Between 350-400 people in Bega last night unanimously voted for 100% renewable energy for the Bega Valley by 2030.
The vote, initiated by local climate change action group Clean Energy for Eternity (CEFE), follows a similarly unanimous vote and public meeting in Tathra on February 19.
CEFE Founder, Dr Matthew Nott said that the results of both meetings will be taken to Bega Valley Shire Council which, incidentally, is currently reviewing its clean energy policy.
“We’ll take your vote to the council and say ‘this is what this meeting thinks your target should be,'” Dr Nott said.
Attendees heard from Annalise Piotrowski, a year 11 student at Lumen Christi Catholic College, Mark Diesendorf, Associate Professor at UNSW Sydney, Derek Van Bracht, Environmental Services Coordinator at Bega Valley Shire Council, Nick Graham-Higgs and Brooke Marshall of NGH Environmental in Bega, Elvis Amair, a chemical engineer who has worked on environmental solutions for Bega Cheese and Don McPhee, a concerned citizen with a background in land management.
Ian Campbell of About Regional was asked to propose the two motions that were voted on.Local government is leading the way in switching to renewable energy, Derek Van Bracht said in his address, pointing to 11 other councils including Eurobodalla Shire Council, who have already adopted a 100% by 2030 goal or similar.
And there are clear economic incentives for local councils to make the switch, according to Don McPhee, who said that “all the money we spend on energy and transport is currently bleeding out of the community. There’s $10-$40 million each year that this shire could capture with something like a community-owned solar farm.”
Bega-based environmental consultancy, NGH Environmental now employs 68 permanent staff, proving that “renewables have a huge potential to help with economic growth in our area,” founder Nick Graham-Higgs said.
Brooke Marshall of NGH Environmental spoke about the success of the Boco Rock wind farm near Nimmitabel as a regional example of large scale renewable energy production.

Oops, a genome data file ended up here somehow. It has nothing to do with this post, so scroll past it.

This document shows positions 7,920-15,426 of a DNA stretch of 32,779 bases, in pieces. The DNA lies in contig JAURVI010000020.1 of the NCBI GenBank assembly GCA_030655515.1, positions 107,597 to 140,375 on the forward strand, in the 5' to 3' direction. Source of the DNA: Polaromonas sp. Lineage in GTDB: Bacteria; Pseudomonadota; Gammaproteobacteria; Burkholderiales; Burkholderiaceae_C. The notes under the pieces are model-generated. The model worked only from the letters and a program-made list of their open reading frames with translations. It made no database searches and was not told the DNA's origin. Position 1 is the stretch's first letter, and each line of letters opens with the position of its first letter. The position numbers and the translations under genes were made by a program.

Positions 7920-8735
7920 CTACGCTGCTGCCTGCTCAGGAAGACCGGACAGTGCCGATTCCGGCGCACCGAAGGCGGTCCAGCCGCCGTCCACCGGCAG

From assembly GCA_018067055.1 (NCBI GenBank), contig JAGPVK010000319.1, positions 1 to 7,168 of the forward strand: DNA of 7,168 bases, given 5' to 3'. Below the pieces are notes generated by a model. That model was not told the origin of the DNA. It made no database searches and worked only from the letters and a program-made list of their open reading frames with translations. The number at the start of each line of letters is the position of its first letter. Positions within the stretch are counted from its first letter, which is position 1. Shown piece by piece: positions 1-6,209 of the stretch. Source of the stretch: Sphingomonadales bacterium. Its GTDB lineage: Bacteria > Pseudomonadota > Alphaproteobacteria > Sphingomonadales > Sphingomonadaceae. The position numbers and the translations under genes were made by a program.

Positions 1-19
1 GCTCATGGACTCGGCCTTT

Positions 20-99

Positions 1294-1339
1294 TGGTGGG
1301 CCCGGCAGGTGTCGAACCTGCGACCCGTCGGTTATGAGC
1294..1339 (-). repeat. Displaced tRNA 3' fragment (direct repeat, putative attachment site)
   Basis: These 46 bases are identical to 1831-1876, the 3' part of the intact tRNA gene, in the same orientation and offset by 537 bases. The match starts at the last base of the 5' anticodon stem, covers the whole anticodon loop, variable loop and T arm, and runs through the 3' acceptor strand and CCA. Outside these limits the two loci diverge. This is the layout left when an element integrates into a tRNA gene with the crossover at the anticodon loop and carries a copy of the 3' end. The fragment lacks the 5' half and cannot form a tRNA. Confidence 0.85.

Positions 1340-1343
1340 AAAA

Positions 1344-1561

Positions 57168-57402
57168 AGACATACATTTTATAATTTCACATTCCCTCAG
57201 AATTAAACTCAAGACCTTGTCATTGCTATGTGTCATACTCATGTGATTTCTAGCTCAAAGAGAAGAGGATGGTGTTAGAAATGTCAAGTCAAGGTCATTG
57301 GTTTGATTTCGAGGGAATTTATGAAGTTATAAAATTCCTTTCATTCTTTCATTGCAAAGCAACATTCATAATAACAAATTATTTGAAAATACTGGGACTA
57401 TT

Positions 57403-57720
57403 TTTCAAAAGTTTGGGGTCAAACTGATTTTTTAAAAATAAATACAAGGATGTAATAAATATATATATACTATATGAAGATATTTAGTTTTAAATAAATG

“There’s not a lot of scope for wind farms around the Bega Valley but there is lots of potential for large scale solar farms,” she said.
Ms Marshall also spoke about the rapidly growing and developing field of lithium-ion batteries, which have historically been the most expensive part of any solar system.
Many of the speakers agreed that a lot hinges on bringing the price of batteries down.
“It’s happening, China has factories making batteries now and that will bring the price down – not in one year, perhaps, but over several years,” Prof Diesendorf said in response to a question about dairy farmers struggling to pay power bills and replace old, inefficient refrigerators.
Solar is not the only option for energy production in the Bega Valley. Elvis Amair, a Bega-based chemical engineer said. Mr Amair has recently been involved with setting up anaerobic digesters in northeastern Victoria, which capture gases from organic waste and create power.
Amair, who has worked on environmental solutions for Bega Cheese, sees a potential for such systems in regional areas.
“Using waste this way is probably not the cheapest way to generate electricity,” he explains, “but it is a way to deal with the liquid waste from dairy farms, for example.”
Climate change and the future of renewable energy will again be at the forefront of the upcoming NSW Election this Saturday and the Federal Election sometime in May, with many asking for bipartisan support on the issue.
Dr Nott says that while he doesn’t know how close the entire shire is to meeting Clean Energy For Eternity’s 2006 goal, 50/50 by 2020, he can say that Tathra is about a third of the way to being powered 100% by renewable energy.
“I tell you what though, we are going to smash the 100% by 2030 target for the entire Bega Valley,” Dr Nott says cheerfully while packing up after the meeting.
“And you know what?” he adds with a cheeky grin “it’s not 2020 yet.”